Nguyen Thi My Linh, a woman from Ben Tre Province, tells the story of Ho Chi Minh City police officers damaging her coffee shop and beating her son. Photo courtesy of Tuoi Tre
Three police officers and a government official in Ho Chi Minh City have been censured for attacking a resident in the southern province of Ben Tre while having drinks.
Nguyen Thi My Linh, 66, the owner of a coffee shop where the attack took place March 8, said 11 officers beat up her son because he asked them to behave, Tuoi Tre newspaper reported.
Linh said one of them had kicked and damaged a stool at the shop and she asked him to stop.
The group took umbrage and tried to damage more stools to challenge her when her son Nguyen Thanh Liem, 36, intervened.
Several of the group then confronted Liem, who tried to flee. But they chased after him ,picked up a thermos bottle from the house and hit him on his head, causing him burns.
Her husband Nguyen Van Tan, 69, was thrown to the ground when he tried to come to Liem's aid.
A local police report said Liem had suffered “insignificant injuries” while his mother said he had to be hospitalized.
It said the violence escalated following an argument between the group and Linh over compensation for a damaged stool.
The members of the group are officials and police officers from HCMC’s Districts 5 and 9 who were in Ben Tre for a party and stopped at the shop while returning to the city.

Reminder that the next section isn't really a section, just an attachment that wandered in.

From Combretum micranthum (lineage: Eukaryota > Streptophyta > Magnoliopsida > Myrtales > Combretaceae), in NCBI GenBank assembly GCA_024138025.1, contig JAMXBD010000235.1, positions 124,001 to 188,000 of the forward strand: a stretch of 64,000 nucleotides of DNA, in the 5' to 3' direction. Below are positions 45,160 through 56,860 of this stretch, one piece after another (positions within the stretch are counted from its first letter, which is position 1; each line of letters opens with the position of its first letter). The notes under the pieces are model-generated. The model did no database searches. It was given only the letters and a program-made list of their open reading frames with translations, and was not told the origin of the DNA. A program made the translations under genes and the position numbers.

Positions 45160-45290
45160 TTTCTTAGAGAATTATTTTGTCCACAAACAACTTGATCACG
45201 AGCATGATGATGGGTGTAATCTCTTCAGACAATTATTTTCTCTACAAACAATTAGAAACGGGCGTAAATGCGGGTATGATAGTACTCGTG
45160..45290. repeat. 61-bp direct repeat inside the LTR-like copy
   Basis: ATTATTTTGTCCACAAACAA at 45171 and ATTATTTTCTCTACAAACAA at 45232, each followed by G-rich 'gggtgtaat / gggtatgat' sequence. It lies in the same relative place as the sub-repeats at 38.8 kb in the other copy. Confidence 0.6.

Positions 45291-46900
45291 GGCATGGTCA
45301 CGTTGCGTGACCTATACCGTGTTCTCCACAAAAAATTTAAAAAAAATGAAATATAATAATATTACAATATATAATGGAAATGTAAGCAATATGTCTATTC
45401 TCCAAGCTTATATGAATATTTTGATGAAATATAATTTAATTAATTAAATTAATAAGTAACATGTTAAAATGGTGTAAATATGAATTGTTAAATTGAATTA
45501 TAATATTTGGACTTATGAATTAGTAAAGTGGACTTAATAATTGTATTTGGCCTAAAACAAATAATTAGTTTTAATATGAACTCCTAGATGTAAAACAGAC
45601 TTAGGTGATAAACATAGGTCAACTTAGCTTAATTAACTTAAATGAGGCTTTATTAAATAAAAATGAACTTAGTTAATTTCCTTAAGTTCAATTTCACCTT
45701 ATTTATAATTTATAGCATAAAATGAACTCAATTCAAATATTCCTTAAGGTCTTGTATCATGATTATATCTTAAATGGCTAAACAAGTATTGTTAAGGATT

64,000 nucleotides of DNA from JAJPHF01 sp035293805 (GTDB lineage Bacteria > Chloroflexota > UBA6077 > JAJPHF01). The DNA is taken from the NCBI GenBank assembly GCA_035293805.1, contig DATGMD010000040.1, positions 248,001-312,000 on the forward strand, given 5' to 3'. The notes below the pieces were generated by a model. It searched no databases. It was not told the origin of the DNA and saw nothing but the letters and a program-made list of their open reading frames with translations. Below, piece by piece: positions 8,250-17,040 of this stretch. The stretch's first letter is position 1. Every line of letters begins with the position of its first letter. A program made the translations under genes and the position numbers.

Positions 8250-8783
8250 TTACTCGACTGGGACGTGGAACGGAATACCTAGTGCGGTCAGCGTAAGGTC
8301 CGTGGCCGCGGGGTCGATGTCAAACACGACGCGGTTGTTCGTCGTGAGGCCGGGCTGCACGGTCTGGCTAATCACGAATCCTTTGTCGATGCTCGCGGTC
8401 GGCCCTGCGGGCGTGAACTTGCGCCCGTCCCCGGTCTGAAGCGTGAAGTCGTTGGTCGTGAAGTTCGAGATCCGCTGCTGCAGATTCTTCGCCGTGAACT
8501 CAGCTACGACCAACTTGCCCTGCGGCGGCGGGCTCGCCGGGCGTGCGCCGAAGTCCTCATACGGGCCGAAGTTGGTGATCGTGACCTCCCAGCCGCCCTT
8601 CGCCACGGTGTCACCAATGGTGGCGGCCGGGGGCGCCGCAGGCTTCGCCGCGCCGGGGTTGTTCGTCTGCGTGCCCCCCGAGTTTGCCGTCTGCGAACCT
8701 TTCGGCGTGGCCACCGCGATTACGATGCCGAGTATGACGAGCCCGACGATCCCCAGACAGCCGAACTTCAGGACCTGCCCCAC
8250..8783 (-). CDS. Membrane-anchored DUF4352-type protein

By the time the local police arrived after the family complained, the group had left and only four of them returned when summoned by the Ben Tre police.
They were Truong Manh Thao, 30, an urban management official in District 5, and police officers Tran Nhu Y and Nguyen Minh Hai, 25, and Doan Dang Minh Vuong, 27. Y works in District 9 and the others in District 5.
Le Phuoc Truong, chief of the District 5 police, said the officers had violated rules and would be punished after an investigation.
“We are not ruling out the option of dismissal from the police force if their conduct is deemed to have caused serious damage to [its] prestige,” Tuoi Tre quoted him as saying.
He said the Ben Tre police have the authority to impose penalties, but the officers' chiefs would be sent to apologize to the family.
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